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I need help with finding the roots to the equation $z^6 - 2z^3 + 2 = 0$

I start with assigning $x$ as $z^3$. This gives me the equation: $x^2 - 2x + 2 = (x-1)^2 + 1 = 0$.

Further developments:

$(x-1)^2 = -1 = e^{i\pi} \leftrightarrow x = 1 \pm e^{i\pi\frac{1}{2}}$.

This means that $x_1 = 1 + e^{i\pi\frac{1}{2}}$ and $x_2 = 1 - e^{i\pi\frac{1}{2}}$

The problem is that my math book tells me that at this stage the result for $x$ should be $x = 1 \pm i\sqrt{2}e^{\pm i\pi\frac{1}{4}}$.

What have I done wrong?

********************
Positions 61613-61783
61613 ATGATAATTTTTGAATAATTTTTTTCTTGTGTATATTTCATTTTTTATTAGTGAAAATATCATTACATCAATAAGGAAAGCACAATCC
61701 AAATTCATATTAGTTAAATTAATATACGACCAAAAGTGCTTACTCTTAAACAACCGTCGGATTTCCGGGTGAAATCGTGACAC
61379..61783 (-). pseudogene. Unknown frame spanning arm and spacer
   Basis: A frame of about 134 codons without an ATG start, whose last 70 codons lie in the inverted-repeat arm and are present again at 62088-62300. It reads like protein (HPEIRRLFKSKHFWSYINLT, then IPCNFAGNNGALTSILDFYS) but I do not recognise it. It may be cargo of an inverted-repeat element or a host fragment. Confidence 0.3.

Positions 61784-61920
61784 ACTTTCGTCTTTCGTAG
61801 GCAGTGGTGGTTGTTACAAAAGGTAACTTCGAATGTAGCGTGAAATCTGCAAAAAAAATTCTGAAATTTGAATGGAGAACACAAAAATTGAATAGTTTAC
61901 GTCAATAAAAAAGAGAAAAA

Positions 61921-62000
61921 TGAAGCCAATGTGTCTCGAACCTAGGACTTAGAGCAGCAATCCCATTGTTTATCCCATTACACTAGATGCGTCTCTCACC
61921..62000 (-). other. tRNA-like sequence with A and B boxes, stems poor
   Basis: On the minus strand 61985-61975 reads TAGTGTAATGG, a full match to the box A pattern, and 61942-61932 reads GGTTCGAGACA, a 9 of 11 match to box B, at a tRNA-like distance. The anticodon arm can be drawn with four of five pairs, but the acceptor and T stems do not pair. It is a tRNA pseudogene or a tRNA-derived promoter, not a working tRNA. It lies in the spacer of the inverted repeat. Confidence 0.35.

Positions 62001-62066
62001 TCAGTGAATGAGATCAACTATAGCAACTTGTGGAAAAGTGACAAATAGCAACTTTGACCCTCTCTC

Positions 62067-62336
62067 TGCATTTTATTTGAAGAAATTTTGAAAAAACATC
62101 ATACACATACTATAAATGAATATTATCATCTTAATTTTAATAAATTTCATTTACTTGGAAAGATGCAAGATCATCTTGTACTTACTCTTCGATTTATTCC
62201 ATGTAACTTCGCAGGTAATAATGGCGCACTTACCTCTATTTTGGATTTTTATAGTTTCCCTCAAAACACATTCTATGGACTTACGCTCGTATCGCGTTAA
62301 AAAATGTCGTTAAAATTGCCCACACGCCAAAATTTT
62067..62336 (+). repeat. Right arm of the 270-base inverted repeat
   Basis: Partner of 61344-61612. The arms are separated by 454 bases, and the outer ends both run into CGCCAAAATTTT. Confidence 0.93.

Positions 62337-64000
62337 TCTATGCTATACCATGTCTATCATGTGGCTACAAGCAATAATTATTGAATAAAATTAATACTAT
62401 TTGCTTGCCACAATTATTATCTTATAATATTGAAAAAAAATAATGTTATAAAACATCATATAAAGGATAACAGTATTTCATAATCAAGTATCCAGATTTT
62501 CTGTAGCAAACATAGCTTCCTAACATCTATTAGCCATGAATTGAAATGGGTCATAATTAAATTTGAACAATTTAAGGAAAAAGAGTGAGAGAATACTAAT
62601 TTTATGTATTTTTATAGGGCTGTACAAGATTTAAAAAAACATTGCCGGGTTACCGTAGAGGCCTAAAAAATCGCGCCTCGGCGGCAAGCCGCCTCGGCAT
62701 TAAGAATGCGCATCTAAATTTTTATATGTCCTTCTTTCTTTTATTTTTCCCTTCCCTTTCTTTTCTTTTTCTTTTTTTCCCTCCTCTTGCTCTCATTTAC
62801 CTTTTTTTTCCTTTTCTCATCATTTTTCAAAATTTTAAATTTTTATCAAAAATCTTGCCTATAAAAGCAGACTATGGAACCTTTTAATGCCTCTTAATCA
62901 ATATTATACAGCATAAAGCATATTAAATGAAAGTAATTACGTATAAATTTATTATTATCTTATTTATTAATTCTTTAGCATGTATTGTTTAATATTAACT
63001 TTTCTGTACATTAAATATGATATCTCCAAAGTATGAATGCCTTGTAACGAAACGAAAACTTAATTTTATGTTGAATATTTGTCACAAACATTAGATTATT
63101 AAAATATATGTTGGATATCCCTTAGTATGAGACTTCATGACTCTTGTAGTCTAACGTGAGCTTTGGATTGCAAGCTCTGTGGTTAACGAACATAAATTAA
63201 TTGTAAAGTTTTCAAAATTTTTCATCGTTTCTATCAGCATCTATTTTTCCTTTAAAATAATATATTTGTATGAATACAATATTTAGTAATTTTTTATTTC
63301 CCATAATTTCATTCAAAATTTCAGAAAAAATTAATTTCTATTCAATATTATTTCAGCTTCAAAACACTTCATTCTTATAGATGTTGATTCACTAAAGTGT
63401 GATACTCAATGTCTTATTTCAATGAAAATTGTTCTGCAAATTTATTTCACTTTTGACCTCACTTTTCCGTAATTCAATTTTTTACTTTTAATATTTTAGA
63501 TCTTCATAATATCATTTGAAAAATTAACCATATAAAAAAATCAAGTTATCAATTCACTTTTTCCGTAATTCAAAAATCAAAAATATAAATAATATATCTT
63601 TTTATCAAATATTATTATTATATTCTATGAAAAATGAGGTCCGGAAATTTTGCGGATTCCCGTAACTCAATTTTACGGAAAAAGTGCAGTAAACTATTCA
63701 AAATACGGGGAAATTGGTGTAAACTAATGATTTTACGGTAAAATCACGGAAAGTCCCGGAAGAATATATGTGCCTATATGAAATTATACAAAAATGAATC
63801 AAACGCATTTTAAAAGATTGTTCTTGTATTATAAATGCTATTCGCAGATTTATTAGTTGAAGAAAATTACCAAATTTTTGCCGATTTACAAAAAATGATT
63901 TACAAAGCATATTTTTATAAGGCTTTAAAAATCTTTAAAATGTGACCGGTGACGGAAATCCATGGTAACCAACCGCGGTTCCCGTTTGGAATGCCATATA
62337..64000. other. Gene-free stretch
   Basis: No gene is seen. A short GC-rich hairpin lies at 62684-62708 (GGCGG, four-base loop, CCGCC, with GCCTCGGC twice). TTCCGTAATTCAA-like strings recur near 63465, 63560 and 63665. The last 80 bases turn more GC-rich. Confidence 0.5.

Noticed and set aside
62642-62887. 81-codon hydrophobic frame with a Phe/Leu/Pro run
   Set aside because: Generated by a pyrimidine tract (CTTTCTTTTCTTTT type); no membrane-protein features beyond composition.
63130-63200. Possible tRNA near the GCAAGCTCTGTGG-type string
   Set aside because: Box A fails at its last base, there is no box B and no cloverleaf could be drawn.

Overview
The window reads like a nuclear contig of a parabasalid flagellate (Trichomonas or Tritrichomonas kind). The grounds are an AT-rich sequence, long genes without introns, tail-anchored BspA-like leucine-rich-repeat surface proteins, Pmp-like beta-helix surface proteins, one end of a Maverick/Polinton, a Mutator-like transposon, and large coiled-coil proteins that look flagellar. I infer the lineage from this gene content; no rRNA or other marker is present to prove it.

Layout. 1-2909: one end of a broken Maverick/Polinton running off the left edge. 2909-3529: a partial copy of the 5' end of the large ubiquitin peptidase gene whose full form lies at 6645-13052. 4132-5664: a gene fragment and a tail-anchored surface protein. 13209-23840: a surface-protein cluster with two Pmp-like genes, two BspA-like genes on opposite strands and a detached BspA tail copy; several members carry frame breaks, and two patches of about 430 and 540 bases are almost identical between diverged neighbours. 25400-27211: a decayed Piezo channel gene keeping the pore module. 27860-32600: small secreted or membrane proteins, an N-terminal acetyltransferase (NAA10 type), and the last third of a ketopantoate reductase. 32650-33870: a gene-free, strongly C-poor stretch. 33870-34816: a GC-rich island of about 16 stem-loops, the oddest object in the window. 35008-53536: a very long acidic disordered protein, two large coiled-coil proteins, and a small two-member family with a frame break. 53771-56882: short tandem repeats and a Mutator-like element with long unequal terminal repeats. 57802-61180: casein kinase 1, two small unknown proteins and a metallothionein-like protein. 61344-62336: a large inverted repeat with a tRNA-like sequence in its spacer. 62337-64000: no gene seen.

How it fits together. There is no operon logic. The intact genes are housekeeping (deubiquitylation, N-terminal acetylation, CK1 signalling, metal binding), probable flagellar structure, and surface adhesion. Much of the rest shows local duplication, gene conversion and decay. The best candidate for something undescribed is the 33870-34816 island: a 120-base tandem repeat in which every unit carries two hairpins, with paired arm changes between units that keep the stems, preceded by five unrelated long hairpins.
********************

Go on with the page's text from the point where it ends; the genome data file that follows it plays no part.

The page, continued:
Thank you kindly for your help!

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You are right. The solution of $x^2-2x+2$ is $1\pm i=1\pm e^{i\frac\pi 2}$ and not $1 \pm i\sqrt{2}e^{\pm i\frac\pi 4}$. – P.. Feb 20 '13 at 19:14
From the answer by @nbubis it appears that your textbook simply is missing an ' $ = $ ' between the $i$ and the $\sqrt2$. – half-integer fan Feb 20 '13 at 19:46
up vote 2 down vote accepted

What's wrong with using the simple root formula? $$x = \frac{2\pm\sqrt{4-8}}{2} = 1\pm i = 1 \pm i=\sqrt{2}e^{\pm i\pi/4}$$ You then get: $$z = x^{1/3} = 2^{1/6}e^{\pm i\pi/12}e^{2n i\pi/3}$$

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Note that

$$-1 = e^{\pm i\pi}$$

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